Past and present of humble spud celebrated
“I think this just shows that the old country ways are still alive and valued in places like this. Forget your social media, children here still enjoy the simple things,” she said.
“This community really is like an extended family and festivals such as this bring us all together.”
Ms Mitos and her partner recently bought the Gunns Plains general store she hopes will reopen early next year.
The popular festival was cancelled last year after devastating floods swept through the town.
A bridge across the Leven River was washed away, the local wildlife park took a hammering and paddocks were flooded. Nine families were isolated.
At the time, the Tasmanian Farmers and Graziers Association said bout 20 per cent of Tasmania’s potato crops had been lost.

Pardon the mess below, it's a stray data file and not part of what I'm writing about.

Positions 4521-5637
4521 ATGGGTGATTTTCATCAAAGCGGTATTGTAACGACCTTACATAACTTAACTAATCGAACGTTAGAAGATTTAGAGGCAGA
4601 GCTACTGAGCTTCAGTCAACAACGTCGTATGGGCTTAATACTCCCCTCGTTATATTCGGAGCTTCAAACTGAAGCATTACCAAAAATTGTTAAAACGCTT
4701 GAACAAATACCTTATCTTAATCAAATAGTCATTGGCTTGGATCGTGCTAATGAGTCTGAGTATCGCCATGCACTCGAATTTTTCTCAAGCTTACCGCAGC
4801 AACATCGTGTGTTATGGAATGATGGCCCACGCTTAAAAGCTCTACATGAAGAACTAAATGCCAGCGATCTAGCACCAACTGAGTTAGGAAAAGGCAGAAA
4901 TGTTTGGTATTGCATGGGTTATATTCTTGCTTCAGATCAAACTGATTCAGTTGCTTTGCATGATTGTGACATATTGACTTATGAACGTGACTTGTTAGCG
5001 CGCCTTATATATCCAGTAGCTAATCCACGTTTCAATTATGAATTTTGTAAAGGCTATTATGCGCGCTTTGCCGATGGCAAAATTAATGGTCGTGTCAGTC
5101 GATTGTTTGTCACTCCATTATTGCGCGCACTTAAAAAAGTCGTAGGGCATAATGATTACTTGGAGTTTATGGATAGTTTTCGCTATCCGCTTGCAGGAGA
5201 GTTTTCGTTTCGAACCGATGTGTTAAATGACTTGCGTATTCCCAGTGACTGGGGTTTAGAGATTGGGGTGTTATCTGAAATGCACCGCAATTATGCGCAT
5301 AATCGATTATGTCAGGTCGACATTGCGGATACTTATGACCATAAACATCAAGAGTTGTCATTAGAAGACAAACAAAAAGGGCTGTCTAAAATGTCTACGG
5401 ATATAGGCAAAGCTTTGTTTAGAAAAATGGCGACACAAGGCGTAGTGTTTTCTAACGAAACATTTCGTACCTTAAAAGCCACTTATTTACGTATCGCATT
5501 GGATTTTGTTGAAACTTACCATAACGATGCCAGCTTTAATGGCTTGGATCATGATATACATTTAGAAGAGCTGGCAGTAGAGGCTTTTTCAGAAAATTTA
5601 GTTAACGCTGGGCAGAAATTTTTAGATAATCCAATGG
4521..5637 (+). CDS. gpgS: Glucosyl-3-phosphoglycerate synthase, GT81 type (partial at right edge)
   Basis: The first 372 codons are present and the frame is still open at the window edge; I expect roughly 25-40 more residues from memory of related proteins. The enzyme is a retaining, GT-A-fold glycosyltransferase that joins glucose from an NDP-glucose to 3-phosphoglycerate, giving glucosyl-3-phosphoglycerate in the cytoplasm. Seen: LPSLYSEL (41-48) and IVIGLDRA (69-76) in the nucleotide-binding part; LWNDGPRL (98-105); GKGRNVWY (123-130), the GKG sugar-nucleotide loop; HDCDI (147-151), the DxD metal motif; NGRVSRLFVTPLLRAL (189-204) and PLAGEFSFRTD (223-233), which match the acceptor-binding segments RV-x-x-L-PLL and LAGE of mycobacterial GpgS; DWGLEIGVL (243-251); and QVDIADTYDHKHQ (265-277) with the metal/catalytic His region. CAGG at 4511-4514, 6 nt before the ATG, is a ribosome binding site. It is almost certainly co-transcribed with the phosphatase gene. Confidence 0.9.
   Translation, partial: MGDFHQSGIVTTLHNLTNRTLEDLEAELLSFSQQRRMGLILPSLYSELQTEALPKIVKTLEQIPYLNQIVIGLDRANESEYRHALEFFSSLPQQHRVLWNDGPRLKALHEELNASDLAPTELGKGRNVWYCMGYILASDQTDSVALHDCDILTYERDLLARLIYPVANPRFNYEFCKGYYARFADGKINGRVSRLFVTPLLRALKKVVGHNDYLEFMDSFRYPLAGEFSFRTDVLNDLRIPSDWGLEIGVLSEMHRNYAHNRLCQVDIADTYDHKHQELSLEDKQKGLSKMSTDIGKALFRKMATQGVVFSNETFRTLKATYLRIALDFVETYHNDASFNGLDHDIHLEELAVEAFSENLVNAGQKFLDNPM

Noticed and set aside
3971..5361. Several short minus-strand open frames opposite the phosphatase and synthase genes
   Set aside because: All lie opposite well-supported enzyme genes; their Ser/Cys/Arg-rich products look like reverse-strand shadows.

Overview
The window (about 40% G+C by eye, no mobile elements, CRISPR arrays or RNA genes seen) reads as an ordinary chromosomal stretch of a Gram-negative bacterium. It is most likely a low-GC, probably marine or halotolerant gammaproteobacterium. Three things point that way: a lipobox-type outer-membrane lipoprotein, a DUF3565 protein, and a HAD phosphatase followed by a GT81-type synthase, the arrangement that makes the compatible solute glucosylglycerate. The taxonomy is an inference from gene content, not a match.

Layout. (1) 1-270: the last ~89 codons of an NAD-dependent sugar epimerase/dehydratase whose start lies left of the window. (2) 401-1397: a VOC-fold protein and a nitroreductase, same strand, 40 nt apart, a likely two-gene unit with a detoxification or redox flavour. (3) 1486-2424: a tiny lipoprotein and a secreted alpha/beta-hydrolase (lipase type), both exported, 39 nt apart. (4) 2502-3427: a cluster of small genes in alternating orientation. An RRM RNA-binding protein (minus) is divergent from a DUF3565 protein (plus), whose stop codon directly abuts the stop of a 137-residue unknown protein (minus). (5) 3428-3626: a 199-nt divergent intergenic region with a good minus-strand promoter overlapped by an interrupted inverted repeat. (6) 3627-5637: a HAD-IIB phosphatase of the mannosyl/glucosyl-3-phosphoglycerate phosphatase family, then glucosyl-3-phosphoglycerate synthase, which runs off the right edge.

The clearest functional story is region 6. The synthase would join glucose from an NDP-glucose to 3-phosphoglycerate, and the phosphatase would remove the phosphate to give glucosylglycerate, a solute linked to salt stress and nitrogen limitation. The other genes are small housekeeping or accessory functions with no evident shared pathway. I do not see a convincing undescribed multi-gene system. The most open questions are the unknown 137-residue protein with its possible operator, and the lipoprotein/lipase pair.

During Tasmania’s potato boom in 1855 a tonne of spuds fetched 22 pounds at port.
However, prices dived the following year and many farmers wondered if it was worth continuing to dedicate land to the crop.
But in 2017 the industry has a farm gate value of $82.5m and about 360,000 tonnes of potatoes are grown in Tasmania’s North-West each year for the commercial market.
Harvesting the crop is much faster these days with a three-person mechanical harvester crew being able to collect 100 tonnes a day.
The state grows 25 per cent of the nation’s total potato harvest.
About 90 per cent of the spuds grown in the state go to factories churning out frozen chips and hash browns for KFC, McCain, Bird’s Eye and McDonalds.